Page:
INDIANAPOLIS, AUG. 8 -- Vice President George Bush came in his stretch limo, one-handed pitcher Jim Abbott carried the American flag and the Pan American Games were finally open.
Thirty-eight countries, 6,000 athletes and 27 sports are here for the next two weeks. The official opening ceremonies of the 10th Pan Am Games began with the entrance of Bush, escorted by a pair of Indiana state police cars down the straightaway of the Indianapolis Motor Speedway. They ended with former NBA star Oscar Robertson, a son of Indiana, carrying the torch into the stadium, and three-time Olympic track gold medalist Wilma Rudolph lighting the flame, all without mishap.
That was a relief to organizers, who were plagued by problems as the opening of competition approached. It has become apparent that the city was not entirely prepared to cope with 6,000 athletes from 38 countries from across the Western Hemisphere, and their geopolitical disputes.
"Right now, I'm quite tired," said local organizing committee chairman Ted Boehm. "I'll be glad when we start having some ceremonies and athletic events, rather than housing events."
Boehm was referring to the the dormitories that have overflowed, just one logistical problem organizers have faced. Venezuela was so furious when its delegation was split up, part put in a hotel, that local organizers were still trying to placate delegates in meetings at the village during the ceremonies. Then there was Chile, which threatened to depart altogether because of a visa dispute with the U.S. State Department.
But Chilean and Venezuelan athletes were part of the parade that marched down the racetrack straightaway and assembled in a stream of colorful uniforms. The athletes were greeted warmly by the sellout crowd of 80,000, which enjoyed a lengthy ceremony complete with fireworks. There was just one mishap in the Disney production that had "Main Street USA" as its theme, when a trolley car hit a horse and rider. The rider limped off the track but was not injured.
After that came the traditional parade and torch ceremony. A variety of uniforms marched in: Bermuda wore (of course) Bermuda shorts, while the U.S. wore coffee plantation outfits, white suits with red suspenders and Panama hats. Columbia wore khaki, Cuba wore all white.
Robertson carried the flame into the stadium to roars. His appearance was a suprise; organizers reached him just last week aboard a cruise ship and invited him to the ceremonies.
"First of all, I just didn't want to fall down," Robertson said of his run.
Robertson jogged into the arena and passed the torch to gymnast Kristie Phillips, who then passed it to Rudolph. Another former Olympian with local ties, Rudolph serves as athletic director at nearby DePauw University. She lit the flame to more roars and Disney music.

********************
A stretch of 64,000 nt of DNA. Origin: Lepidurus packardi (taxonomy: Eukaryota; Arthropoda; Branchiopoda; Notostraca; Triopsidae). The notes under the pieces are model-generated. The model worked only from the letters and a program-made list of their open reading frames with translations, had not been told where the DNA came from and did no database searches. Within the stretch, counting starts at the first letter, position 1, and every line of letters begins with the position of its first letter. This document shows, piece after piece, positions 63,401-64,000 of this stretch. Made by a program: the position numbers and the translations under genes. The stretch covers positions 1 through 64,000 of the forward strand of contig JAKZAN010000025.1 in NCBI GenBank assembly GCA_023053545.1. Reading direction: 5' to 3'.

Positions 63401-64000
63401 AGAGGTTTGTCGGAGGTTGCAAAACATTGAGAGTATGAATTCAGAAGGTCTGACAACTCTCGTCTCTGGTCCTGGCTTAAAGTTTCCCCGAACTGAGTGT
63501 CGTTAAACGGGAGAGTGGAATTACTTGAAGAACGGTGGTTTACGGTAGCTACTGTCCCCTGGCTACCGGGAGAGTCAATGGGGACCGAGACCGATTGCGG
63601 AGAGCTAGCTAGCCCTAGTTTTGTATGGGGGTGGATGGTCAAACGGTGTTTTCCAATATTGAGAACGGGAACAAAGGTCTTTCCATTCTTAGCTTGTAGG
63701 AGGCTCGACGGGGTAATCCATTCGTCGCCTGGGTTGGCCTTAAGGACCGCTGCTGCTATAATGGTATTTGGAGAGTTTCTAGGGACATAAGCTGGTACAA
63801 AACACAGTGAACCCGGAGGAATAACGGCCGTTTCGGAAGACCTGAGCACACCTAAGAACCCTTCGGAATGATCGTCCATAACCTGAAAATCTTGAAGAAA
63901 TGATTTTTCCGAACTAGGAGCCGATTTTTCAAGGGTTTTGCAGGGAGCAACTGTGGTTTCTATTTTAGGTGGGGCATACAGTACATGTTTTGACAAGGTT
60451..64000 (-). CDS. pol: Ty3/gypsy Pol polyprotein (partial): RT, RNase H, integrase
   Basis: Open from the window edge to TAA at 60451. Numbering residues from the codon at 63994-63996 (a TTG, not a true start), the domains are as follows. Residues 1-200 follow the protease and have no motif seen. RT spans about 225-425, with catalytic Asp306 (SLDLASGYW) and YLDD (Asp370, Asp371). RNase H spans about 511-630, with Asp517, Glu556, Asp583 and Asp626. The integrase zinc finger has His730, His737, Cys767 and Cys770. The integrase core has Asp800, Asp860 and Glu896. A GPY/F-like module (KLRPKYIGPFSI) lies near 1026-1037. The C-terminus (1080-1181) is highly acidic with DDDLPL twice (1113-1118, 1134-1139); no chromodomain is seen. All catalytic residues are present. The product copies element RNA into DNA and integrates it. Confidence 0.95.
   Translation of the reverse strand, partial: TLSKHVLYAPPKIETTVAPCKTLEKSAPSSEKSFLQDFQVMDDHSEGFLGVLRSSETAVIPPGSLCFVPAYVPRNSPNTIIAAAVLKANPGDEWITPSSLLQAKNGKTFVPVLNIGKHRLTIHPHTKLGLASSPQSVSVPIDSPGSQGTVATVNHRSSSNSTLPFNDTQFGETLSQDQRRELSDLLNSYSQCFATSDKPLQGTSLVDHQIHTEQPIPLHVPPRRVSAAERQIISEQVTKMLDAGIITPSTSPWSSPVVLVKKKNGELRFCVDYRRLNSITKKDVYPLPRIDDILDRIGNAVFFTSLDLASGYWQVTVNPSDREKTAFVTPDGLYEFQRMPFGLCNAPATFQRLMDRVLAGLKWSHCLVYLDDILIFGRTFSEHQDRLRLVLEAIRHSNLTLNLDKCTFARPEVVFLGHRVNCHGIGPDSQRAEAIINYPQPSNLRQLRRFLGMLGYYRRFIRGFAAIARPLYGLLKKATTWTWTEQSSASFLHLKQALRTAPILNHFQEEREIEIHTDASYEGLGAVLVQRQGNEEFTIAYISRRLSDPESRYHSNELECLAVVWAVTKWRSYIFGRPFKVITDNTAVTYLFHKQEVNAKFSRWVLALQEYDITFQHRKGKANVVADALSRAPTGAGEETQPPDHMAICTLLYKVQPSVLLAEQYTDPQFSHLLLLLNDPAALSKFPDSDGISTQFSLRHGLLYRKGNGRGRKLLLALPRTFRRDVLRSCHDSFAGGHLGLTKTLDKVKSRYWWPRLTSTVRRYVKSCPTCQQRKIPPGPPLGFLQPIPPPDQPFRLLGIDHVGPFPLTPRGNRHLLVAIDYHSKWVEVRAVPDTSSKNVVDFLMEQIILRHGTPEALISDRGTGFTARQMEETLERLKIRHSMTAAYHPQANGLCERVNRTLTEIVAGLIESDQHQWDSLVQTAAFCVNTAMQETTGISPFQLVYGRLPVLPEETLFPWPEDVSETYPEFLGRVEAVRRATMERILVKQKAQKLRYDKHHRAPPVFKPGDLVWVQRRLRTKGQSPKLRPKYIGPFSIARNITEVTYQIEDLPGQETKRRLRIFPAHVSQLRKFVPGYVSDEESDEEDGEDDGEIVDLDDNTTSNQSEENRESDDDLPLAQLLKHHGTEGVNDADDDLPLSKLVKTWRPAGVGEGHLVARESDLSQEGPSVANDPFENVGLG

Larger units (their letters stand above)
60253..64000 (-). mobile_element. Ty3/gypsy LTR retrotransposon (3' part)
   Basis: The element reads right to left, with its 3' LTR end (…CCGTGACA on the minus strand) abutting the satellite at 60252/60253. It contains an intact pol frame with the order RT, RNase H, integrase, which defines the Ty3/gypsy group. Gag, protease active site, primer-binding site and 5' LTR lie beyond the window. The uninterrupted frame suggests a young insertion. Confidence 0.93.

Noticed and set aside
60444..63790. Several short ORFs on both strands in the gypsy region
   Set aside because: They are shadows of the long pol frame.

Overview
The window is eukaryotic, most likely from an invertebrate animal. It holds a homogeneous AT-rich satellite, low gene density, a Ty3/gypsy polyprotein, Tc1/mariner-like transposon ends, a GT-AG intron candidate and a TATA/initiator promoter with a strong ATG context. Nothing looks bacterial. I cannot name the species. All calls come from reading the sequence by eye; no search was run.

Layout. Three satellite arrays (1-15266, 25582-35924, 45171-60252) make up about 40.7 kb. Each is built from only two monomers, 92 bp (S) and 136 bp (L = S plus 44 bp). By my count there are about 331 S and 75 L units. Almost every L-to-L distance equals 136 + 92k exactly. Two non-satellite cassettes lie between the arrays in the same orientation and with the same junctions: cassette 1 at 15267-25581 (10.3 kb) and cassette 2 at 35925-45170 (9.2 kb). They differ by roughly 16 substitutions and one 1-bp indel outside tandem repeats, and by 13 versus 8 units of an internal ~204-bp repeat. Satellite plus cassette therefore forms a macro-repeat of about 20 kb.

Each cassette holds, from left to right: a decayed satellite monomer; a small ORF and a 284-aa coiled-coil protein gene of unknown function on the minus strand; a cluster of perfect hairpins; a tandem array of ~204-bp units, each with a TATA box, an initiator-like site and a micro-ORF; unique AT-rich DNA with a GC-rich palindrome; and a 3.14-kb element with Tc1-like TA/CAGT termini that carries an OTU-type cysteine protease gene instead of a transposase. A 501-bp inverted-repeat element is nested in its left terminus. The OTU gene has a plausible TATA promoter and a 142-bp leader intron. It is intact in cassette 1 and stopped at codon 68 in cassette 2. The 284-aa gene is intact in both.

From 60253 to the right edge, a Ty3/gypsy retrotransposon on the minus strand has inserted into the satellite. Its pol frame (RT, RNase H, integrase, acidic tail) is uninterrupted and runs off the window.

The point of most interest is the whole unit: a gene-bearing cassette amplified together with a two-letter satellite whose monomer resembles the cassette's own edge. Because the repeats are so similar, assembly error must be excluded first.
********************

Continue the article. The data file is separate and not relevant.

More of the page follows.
"I couldn't see if it was lit," she said. "I was hoping I was on cue."
The entertainment segment was a typically elaborate World of Disney affair, with 3,200 performers in a production that Disney executives estimated was worth "several million dollars." There were skydivers, rockets, bycicle tricks, stunt planes and a Disney magic castle behind Gasoline Alley.
Appropriately, "Chitty Chitty Bang Bang" was included in the musical program, because as the opening ceremonies drew near, this event made dangerous rattling noises. First, organizers underestimated the size of the delegations: they anticipated just 4,900 athletes and staff and got 6,000. Ultimately, seven delegations comprising 330 athletes had to be put in hotels, along with 240 volunteers from the U.S. team. Also, 24 security volunteers abandoned their posts earlier in the week to protest poor working conditions.
Most athletes were relieved to move to a Mariott rather than stay in the cramped barracks at Fort Harrison on the outskirts of town, but there was mayhem moving beds in and out of rooms and some countries refused to cooperate. Organizers would not specify which seven countries were housed in hotels, but they said there was no security risk. The added hotel expenses could be in the six-figure area, according to Boehm, but won't significantly affect the $34 million budget.
The Chile controversy remained unsettled, and the biggest threat to harmony, as the games were set to begin. Earlier this week, the delegation threatened to withdraw when the State Department delayed a visa for Francisco Zuniga, a member of the skeet shooting team who was identified as a former member of the Chilean secret police, accused of using excessive force at a 1983 anti-government protest. As of this afternoon, the State Department had not made a decision on Zuniga's visa, according to U.S. Olympic Committee President Robert Helmick, who said tonight he was appealing to the State Department for a decision on Zuniga. Local organizers said Chile's participation in the ceremonies was a good sign that they would stay.
"It's still being considered at the highest levels of the State Department," Helmick said. "As a matter of goodwill, they are considering granting it . . . "
Despite the troubles, there were traces of good natured nationalism and international goodwill across town. At Acapulco Joe's Mexican restaurant, scant blocks from the Pan Am plaza, two U.S. flags flew in the window and a sign proclaimed, "God Bless America."
Much attention has been centered on pitcher Abbott, the University of Michigan star who carried the flag into the opening ceremonies with his only hand. Abbott leads a U.S. team that may have a dramatic confrontation with the dominant Cuban squad.
"I learned about it just walking into the U.S. delegation building," Abbott said of being selected to carry the colors. "I don't know if it will really hit me until I grab the flag. I hear it's real heavy, so I'm little concerned about that. But I think I'll be so full of adrenalin that I'll get it up there."
He did, and the Games began.